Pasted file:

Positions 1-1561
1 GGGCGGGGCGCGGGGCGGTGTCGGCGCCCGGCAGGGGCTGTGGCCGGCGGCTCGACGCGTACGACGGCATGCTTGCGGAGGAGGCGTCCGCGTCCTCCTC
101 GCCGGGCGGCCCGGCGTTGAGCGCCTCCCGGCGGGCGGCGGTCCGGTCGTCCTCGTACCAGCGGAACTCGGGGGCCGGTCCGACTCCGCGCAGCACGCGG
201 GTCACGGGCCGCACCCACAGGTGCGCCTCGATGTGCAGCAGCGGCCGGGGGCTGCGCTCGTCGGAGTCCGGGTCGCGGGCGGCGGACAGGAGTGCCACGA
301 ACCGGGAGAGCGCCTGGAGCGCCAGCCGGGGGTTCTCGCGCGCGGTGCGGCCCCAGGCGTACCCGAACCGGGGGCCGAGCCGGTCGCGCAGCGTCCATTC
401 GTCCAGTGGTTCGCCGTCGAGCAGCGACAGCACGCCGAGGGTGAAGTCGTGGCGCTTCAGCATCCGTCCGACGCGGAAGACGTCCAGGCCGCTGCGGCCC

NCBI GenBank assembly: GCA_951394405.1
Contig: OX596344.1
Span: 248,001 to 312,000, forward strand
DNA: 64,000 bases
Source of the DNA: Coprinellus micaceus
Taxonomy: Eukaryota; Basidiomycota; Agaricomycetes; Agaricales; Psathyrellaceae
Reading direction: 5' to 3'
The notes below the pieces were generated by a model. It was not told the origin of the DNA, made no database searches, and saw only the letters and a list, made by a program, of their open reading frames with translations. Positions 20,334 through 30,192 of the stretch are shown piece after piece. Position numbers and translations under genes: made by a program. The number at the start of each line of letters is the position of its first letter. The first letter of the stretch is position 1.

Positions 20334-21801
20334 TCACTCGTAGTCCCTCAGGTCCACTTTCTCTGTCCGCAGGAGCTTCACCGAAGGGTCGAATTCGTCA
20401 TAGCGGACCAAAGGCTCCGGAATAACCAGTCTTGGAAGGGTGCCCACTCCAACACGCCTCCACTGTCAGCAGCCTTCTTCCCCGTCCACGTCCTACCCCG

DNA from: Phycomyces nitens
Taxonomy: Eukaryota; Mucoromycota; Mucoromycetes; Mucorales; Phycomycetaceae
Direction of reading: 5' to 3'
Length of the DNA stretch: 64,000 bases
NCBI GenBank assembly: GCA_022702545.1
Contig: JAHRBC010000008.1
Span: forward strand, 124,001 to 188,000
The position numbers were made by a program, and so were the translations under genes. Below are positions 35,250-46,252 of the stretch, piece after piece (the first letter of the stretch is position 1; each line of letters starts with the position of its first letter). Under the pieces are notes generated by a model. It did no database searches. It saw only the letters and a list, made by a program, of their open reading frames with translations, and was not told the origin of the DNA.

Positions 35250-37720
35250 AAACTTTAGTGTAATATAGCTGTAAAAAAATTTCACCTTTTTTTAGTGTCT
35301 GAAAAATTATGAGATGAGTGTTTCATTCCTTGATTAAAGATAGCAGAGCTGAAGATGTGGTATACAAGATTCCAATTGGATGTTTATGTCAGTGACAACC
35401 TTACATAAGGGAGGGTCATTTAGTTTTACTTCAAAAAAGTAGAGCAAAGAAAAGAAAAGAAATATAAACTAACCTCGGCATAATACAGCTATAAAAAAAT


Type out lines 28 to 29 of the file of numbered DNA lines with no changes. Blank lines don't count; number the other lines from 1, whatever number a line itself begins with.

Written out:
35301 GAAAAATTATGAGATGAGTGTTTCATTCCTTGATTAAAGATAGCAGAGCTGAAGATGTGGTATACAAGATTCCAATTGGATGTTTATGTCAGTGACAACC
35401 TTACATAAGGGAGGGTCATTTAGTTTTACTTCAAAAAAGTAGAGCAAAGAAAAGAAAAGAAATATAAACTAACCTCGGCATAATACAGCTATAAAAAAAT